Here's another clue about the policy of cell phone use by staff members while on duty at child care centers:
2. Does your child's day care center allow the day care workers to keep their cell phones on their person? Have you noticed the day care workers texting or calling on their phones when they're supposed to be watching the kids? Day care workers should not be allowed to have their cell phones on their person at all. The phones are supposed to stay in the purses which should be kept in a locked closet or in their locker. Many top-of-the-line child care centers will issue a written warning to a staffer who is using her phone while she's supposed to be managing her students (seriously!!!). These day care teachers are pretty savvy. If a parent and the director are standing out in the hall listening-in to your class, then it's really easy to know they're out there. Usually another day care teacher will see them coming down the hall and the teacher will send a text message or will call the teacher next door. The next day care teacher will pass the message along down to the next day care teacher. Everyone knows if the director and a concerned parent are on the hall since they use their personal cell phones to pass along important news. If your day care center tells you that they have made arrangements for parents to be able to observe their child's classroom without the day care teacher knowing about it, then you need to ask some additional questions. If these observation opportunities involve you standing outside the classroom door in the shadows, then the center director is either lying to you or she's absolutely wrong. The day care workers spread the news to each other like wild fire by text message. Everyone knows you're out there observing and I promise that they'll put on a really good show for you.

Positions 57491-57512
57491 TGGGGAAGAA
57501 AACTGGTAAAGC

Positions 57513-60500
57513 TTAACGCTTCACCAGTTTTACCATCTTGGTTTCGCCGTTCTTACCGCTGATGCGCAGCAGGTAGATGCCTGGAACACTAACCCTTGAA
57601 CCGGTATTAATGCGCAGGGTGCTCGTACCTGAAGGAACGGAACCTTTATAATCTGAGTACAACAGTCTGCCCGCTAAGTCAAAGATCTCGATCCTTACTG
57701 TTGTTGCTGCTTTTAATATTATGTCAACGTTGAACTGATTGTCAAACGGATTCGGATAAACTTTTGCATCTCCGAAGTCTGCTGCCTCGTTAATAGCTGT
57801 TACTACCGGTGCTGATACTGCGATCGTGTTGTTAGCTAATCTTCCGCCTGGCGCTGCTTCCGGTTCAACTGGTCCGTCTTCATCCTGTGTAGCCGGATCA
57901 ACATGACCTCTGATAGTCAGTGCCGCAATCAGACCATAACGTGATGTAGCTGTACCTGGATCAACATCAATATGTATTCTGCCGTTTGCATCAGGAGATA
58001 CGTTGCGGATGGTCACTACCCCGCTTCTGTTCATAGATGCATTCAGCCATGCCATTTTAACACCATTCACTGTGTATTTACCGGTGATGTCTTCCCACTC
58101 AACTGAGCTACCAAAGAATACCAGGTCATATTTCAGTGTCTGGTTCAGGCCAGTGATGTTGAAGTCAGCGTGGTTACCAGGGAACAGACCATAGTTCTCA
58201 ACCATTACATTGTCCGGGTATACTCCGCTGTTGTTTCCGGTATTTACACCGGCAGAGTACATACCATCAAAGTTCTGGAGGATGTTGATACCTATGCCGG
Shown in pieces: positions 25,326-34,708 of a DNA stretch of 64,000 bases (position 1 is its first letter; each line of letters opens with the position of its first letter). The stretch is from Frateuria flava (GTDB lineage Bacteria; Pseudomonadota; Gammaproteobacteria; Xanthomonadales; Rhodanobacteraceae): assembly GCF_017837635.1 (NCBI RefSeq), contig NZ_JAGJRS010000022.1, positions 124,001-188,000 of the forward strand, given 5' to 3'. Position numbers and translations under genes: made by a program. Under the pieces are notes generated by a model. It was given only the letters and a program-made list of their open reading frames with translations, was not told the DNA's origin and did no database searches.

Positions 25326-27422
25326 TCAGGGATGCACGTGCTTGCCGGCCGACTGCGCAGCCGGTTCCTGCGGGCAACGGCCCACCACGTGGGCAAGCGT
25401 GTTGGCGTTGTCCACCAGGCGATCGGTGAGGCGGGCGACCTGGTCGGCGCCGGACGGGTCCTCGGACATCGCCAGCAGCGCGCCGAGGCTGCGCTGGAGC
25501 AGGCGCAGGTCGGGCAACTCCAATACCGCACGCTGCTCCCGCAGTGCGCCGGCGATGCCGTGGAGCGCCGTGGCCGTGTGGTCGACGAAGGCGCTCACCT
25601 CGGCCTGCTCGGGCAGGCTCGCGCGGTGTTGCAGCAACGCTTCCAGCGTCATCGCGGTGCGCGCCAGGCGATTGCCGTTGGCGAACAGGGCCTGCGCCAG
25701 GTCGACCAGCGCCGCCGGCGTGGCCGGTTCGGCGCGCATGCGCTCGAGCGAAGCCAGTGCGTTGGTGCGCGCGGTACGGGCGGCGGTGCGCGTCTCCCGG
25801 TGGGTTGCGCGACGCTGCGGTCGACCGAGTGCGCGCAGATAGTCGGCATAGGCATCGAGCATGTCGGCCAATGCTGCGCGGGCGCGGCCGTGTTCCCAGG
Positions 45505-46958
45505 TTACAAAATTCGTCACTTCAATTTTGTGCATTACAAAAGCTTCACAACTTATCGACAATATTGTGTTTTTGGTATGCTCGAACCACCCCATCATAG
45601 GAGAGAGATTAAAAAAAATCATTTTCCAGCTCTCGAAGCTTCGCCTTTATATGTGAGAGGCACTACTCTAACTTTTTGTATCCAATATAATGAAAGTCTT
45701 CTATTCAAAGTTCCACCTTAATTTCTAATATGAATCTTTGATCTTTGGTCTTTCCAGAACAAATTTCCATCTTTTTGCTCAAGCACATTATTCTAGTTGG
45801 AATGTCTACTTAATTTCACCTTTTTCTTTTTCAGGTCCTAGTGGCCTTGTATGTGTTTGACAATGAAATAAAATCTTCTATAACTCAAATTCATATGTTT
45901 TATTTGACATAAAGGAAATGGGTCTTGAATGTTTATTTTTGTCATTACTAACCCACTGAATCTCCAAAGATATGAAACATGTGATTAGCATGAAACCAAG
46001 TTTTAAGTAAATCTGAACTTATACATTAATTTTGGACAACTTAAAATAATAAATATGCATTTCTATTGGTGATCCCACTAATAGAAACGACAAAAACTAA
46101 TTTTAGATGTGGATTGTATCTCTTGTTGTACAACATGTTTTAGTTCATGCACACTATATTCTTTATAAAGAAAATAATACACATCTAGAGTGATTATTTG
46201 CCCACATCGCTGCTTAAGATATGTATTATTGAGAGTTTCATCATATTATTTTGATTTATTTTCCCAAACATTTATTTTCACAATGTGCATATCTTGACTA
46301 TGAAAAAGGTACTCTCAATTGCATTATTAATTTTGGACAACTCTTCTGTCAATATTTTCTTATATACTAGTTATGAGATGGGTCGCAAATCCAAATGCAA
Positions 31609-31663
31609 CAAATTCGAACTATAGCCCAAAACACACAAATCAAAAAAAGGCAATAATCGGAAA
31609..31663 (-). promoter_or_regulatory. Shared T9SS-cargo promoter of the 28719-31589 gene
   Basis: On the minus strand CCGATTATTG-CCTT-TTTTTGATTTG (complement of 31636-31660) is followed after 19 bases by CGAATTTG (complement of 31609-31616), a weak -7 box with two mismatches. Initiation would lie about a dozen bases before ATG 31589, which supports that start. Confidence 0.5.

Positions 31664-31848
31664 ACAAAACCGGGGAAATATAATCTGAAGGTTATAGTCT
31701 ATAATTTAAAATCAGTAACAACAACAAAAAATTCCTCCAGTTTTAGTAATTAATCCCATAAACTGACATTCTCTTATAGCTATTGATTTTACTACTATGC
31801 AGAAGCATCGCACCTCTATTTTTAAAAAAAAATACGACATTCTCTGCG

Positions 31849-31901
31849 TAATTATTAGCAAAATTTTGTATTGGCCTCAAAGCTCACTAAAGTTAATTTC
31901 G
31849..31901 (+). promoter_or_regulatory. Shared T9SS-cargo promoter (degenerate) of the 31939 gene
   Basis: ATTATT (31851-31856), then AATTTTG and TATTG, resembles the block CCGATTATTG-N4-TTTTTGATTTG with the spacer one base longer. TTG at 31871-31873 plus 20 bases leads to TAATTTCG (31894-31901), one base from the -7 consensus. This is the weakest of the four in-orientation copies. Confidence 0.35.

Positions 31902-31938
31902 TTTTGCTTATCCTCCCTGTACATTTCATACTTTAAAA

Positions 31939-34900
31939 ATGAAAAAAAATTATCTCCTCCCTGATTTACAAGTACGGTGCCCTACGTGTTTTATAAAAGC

I won't spill the beans about all the advice and tips that the author has included in her book. I just want to say that if you really care about quality child care, then you must read this book.
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Choosing Childcare For Dummies
Choosing Childcare For Dummies by Ann Douglas (Paperback - November 21, 2003)